And, in fact, it almost turned out that way.… Read More
I narrowly missed my last chance to sail on an Open 60, way back in 2001 at the Heineken Regatta, when Josh Hall and Gartmore turned up a last-minute no-show due to family issues, so I was pretty psyched about getting aboard Great American IV (ex-Mirabaud) with her skipper Rich Wilson late last week. This was his first outing on the boat this summer, a delivery jaunt from Maine Yacht Center in Portland to her home mooring in Marblehead, a distance of about 100 miles. Also onboard was Jonathan Green, a local Massachusetts racing sailor (on the left in the image up top) who is assisting Rich in tuning up the boat for next year’s Vendeé Globe start in France.… Read More
Yes, I have done this, and that is me in that photo up there, eating cold ravioli straight out of a can. That’s my old buddy and shipmate Dave Lankshear (he got shipwrecked in Spain with me many moons ago) spoon-feeding me; this during a small gale we sailed through on a 15-day passage from Bermuda to the Azores on my old Alberg 35 yawl Crazy Horse. But no, I have not done this very often, because usually, even on a boat as primitive as Crazy Horse, it is possible, and not too hard, to eat pretty well while cruising.… Read More
I mentioned the concept of a “slutter,” a sloop that is converted to a cutter by adding a removable inner forestay, in my last post on this subject and thought I should expound a bit on the process of the conversion. It is a popular upgrade, particularly on bluewater boats, and of course being able to hoist a staysail can also be handy on a coastal boat. My old Golden Hind 31 Sophie was a sloop when I bought her, and I converted her to a cutter rig with a removable inner forestay, although she became a true cutter, as I also increased the height of the mast and added a bowsprit to enlarge the foretriangle.… Read More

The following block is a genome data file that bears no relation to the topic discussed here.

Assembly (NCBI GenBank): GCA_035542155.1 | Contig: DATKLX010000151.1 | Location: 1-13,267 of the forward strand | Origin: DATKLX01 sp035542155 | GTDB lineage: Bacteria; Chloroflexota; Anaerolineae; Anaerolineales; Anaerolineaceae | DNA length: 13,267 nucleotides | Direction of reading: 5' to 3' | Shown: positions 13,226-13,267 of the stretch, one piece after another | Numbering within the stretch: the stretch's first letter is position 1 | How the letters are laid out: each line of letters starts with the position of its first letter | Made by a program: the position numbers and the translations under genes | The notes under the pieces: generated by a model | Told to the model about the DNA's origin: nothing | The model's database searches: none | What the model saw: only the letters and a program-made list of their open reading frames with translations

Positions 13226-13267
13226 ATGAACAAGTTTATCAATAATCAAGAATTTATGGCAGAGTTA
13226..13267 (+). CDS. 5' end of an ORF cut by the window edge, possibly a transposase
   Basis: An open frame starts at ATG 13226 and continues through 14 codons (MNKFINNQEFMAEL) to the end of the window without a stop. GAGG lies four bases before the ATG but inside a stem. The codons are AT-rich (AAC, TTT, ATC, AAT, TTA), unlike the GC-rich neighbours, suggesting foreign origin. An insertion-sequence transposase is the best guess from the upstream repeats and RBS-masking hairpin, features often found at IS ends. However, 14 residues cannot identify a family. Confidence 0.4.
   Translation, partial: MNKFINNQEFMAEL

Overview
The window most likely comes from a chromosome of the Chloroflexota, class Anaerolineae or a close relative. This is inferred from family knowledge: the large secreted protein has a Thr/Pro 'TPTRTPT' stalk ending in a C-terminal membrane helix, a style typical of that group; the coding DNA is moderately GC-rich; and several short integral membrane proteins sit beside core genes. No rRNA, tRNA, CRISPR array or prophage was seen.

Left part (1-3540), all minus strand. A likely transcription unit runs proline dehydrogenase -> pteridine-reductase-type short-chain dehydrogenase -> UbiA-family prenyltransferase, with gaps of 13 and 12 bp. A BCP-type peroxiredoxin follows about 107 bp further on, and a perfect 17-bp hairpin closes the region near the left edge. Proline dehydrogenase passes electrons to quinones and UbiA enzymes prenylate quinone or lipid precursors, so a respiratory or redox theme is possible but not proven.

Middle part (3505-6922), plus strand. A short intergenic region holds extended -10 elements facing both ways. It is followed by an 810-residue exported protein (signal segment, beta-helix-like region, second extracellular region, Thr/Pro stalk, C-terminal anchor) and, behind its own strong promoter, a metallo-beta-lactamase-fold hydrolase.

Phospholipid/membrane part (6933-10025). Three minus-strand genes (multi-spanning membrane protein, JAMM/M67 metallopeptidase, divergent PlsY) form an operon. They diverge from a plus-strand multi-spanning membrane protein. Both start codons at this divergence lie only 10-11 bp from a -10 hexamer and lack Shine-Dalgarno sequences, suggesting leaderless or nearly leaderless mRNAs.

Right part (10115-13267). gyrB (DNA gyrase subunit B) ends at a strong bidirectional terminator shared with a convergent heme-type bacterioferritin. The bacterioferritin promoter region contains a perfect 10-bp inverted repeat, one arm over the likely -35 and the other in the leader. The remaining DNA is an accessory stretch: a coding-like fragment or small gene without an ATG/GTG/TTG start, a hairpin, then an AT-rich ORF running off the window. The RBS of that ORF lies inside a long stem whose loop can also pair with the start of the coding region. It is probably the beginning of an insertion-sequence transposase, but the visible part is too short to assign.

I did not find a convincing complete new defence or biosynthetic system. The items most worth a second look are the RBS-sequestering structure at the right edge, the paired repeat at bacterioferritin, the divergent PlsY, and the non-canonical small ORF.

For reasons we need not go into this year’s father-daughter cruise fell on the July 4th weekend rather than on Father’s Day. Our big breakthrough this time out was that Lucy got interested in navigation, courtesy of the Navionics app on my iPad. This on day two of the cruise, when we were tediously motoring most of the way from Cliff Island in Casco Bay to Popham Beach at the mouth of the Kennebec River, our traditional July 4th destination.
After Lucy asked for the hundredth time, “How long until we get there?” I just handed her the iPad and said: “Here, you figure it out.”
After a quick two-minute tutorial from yours truly on the app’s basic features, Lucy was fully engrossed.… Read More
Just heard recently from Jay Paris, N.A., who has been SAIL magazine’s technical advisor since before time began. He sent drawings and details of an intriguing upscaled version of the 32-foot centerboard yawl he designed and built for himself. (For details on that boat be sure to check this post here.) He calls this new design the Green 37, as he claims it “reduc[es] the environmental impact of construction and operation in terms of accommodation, payload and performance.” I’m scratching my head over that a bit, but in all other respects I find this a fascinating concept and would love to see one of these built someday.… Read More